Chicago Tribune editorial: “Credit to a few who pushed a bipartisan budget”

“Yes, the U.S. House last week torpedoed the only bipartisan budget resolution to reach the floor in more than a decade.  As we note in the other editorial on this page, just 38 members voted in favor of the proposal.  The vast majority of House members put partisanship above progress on the nation's debt. The plan… incorporated recommendations from the National Commission on Fiscal Responsibility and Reform.  That’s the group created by President Barack Obama and chaired by former White House Chief of Staff Erskine Bowles, a Democrat, and former Republican Sen. Alan Simpson.  That report recommended an overhaul of government spending, tax reform and deficit reduction, but most of Congress, and even the president who created the commission, wouldn't embrace the result.  The Cooper-LaTourette measure tried to revive the ideas behind Simpson-Bowles.” (April 1, 2012)


Conservative economist and CNBC anchor Larry Kudlow Squawk on the Street interview: “I always thought Simpson-Bowles would be the framework”

The original Simpson-Bowles tax framework as “pro-growth tax reform” … that it would “lower rates across the board, simplify them, and then stop the deductions which are used by upper income people”… he “doesn’t agree with everything that may be in there,” but that he “thinks it’s pretty good.” (April 5, 2012)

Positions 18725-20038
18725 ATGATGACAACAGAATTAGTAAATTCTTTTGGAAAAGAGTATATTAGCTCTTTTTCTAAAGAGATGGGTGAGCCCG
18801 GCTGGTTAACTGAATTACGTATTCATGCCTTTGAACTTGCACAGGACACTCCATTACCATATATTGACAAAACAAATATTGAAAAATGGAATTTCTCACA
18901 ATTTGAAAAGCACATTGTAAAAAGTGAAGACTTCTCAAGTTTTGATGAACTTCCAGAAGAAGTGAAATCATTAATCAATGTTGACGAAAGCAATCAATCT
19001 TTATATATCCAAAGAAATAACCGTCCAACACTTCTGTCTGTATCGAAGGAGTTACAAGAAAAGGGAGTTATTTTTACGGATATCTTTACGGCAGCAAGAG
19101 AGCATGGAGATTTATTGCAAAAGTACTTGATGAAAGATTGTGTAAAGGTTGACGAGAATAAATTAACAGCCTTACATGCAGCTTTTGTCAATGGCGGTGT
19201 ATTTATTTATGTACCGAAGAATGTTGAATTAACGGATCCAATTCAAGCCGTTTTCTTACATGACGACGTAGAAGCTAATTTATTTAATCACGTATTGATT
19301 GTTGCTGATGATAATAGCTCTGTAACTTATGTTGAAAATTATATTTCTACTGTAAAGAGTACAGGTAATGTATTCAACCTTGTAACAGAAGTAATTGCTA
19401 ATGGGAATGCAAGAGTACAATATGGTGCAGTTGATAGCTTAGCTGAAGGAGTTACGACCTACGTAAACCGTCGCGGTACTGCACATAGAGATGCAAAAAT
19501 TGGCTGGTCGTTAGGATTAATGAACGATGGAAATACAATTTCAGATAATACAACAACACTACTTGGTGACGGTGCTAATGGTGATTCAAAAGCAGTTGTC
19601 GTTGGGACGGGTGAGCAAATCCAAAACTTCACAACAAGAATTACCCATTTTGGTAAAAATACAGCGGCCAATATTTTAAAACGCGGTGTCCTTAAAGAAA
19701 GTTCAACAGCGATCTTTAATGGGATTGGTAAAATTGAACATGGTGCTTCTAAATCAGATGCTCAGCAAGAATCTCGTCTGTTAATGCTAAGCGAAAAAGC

Veteran Scripps-Howard columnist: “plausible, passable, bipartisan plan to bring the deficit under control”

“The fact that a plausible, passable, bipartisan plan to bring the deficit under control was defeated in the House this week 382-38 should tell you something. For those looking for some faint, very faint, glimmer that the lawmakers will get their act together, it was not, like most of these affairs, a straight party-line vote: 16 Republicans and 22 Democrats voted for it. They were voting on basically what was the Simpson-Bowles deficit-reduction plan put forth two years ago by a presidentially appointed deficit-reduction commission. President Barack Obama ignored the plan, although part of it formed part of the ‘grand bargain’ the president reached with House Speaker John Boehner, R-Ohio, last summer that Boehner was unable to sell to his own party.” (March 29, 2012)


Spokane (WA) Statesman Review: Bipartisan Budget the “lone legitimate compromise being offered”